The Montreal Protocol – which aims to reduce emissions of ozone-depleting gases – has had the unexpected benefit of slowing Arctic sea ice loss, according to new research. In 1987, nearly 200 countries signed the landmark Montreal Protocol, promising to limit their emissions of “ozone-depleting substances” in an effort to slow the thinning of the planet’s ozone layer. The agreement is widely hailed as one of the most successful environmental treaties ever implemented. Today, nearly 99% of banned ozone-depleting substances, such as chlorofluorocarbons (CFCs), have been phased out and the ozone ..read more
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Analysis: China’s CO2 emissions hit Q1 record high after 4% rise in early 2023 
The Carbon Brief
by Carbon Brief Staff
3w ago
China’s carbon dioxide (CO2) emissions grew 4% in the first quarter of 2023, reaching a record high for the first three months of the year. The new analysis for Carbon Brief, based on official figures and commercial data, shows the increase was driven by an economic rebound after the end of China’s long zero-Covid policy, stimulus measures and weak hydro generation due to an ongoing drought. Looking at the rest of the year, the government’s focus on economic growth means that China’s emissions are likely to reach an all-time high in 2023, topping the previous peak in 2021. The medium-term pict ..read more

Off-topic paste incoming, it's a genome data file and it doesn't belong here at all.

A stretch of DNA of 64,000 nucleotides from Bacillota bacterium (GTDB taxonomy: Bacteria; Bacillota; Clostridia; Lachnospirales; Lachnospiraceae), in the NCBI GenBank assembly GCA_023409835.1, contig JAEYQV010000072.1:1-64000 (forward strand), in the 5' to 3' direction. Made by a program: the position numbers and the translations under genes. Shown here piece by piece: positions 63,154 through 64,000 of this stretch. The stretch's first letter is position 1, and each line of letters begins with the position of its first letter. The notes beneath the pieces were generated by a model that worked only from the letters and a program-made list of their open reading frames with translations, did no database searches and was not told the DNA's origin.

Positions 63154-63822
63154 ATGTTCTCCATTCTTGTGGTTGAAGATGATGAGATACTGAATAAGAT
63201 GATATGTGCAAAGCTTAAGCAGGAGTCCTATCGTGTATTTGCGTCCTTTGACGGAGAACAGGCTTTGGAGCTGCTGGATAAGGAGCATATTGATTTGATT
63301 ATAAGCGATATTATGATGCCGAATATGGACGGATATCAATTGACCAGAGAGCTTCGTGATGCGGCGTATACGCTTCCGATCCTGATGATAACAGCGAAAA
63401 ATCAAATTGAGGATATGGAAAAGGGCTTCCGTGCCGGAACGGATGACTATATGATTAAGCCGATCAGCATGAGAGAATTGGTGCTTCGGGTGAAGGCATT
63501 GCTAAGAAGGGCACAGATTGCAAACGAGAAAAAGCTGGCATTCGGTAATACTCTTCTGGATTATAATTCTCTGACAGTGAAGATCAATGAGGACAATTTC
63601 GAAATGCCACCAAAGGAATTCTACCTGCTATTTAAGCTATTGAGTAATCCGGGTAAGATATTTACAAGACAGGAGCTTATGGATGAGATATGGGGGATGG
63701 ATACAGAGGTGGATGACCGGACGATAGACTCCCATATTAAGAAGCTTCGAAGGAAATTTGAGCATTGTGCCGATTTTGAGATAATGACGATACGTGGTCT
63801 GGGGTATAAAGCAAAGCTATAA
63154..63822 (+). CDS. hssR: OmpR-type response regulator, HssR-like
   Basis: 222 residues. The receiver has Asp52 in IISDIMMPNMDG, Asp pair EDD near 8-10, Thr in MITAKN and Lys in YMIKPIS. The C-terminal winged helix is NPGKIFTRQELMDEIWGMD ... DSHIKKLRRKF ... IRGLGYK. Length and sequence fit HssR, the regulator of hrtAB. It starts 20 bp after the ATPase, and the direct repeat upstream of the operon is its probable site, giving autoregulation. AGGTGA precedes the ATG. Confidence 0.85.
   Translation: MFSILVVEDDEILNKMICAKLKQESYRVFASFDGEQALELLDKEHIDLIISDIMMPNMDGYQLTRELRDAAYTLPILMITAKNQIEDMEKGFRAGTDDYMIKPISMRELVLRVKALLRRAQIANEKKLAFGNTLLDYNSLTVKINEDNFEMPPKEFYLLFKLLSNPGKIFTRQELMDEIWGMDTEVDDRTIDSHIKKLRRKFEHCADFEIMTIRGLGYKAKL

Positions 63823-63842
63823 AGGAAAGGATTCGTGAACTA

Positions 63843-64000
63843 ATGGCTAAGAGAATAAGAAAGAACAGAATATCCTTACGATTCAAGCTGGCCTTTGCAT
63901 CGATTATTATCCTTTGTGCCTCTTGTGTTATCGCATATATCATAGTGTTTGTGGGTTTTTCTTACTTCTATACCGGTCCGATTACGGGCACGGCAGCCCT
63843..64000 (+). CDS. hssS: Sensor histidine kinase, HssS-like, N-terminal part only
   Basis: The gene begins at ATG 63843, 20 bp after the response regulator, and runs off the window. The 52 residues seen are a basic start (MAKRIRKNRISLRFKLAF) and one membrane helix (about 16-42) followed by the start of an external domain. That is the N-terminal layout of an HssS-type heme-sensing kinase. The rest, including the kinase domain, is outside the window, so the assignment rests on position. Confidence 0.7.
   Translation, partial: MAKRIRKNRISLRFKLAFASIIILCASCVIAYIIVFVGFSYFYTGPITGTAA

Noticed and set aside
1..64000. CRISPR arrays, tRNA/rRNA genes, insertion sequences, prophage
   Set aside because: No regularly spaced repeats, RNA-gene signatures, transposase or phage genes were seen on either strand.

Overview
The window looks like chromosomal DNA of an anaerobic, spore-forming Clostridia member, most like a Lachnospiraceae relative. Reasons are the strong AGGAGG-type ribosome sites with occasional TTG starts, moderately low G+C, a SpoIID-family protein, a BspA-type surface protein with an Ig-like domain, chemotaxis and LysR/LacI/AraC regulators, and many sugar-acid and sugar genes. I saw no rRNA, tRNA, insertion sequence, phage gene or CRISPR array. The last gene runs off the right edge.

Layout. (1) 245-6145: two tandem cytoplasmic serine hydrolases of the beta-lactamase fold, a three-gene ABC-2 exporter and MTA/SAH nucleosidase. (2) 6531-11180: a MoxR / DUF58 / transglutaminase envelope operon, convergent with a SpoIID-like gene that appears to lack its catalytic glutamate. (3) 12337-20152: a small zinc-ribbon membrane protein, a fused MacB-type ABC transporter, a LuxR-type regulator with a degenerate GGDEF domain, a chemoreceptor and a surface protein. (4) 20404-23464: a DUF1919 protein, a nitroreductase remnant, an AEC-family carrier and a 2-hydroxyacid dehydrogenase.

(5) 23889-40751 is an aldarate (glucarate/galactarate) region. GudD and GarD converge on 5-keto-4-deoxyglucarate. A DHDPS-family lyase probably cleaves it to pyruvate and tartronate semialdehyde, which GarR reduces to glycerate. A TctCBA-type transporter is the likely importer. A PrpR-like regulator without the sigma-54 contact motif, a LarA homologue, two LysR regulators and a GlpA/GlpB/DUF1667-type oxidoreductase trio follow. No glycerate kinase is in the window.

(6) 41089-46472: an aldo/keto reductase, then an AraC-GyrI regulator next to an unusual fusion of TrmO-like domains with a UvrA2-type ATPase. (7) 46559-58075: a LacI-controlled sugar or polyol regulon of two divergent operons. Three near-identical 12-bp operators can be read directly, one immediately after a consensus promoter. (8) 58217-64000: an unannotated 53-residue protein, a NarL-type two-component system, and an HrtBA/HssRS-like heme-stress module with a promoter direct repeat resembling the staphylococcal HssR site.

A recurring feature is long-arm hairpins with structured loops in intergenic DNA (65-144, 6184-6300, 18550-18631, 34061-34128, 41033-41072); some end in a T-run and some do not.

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Commodity Profile: Coffee
The Carbon Brief
by Carbon Brief Staff
3w ago
In the second of a new series explaining how key commodities are affected by and contribute to climate change, Carbon Brief looks at coffee – from how it is grown in the world’s bean belt to where it is roasted, traded and consumed – with a special focus on Colombia and Ethiopia. Coffee is the most popular drink in many countries and the most widely traded tropical product in the world. The world produces almost 11m tonnes of coffee per year and consumes about the same. The global coffee trade accounts for 2.5% of the world’s agricultural commodity trade by value – but less than 0.6% of its tr ..read more
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Helping ‘climate-compatible trees’ spread their seeds may benefit Europe’s forests
The Carbon Brief
by Orla Dwyer
3w ago
There will be a significant loss in the benefits that European forests provide for humans and nature this century, concludes new research.  However, it also finds that these losses can be reduced – but not entirely stopped – by more strategic tree-planting. The study says that “ecosystem services” supplied by forests, such as protecting soils or providing food, will reduce by 15% on average by the end of this century under a moderate-emissions scenario. These losses can be partly mitigated if more consideration is given to the type of trees planted across the continent, the study finds.&n ..read more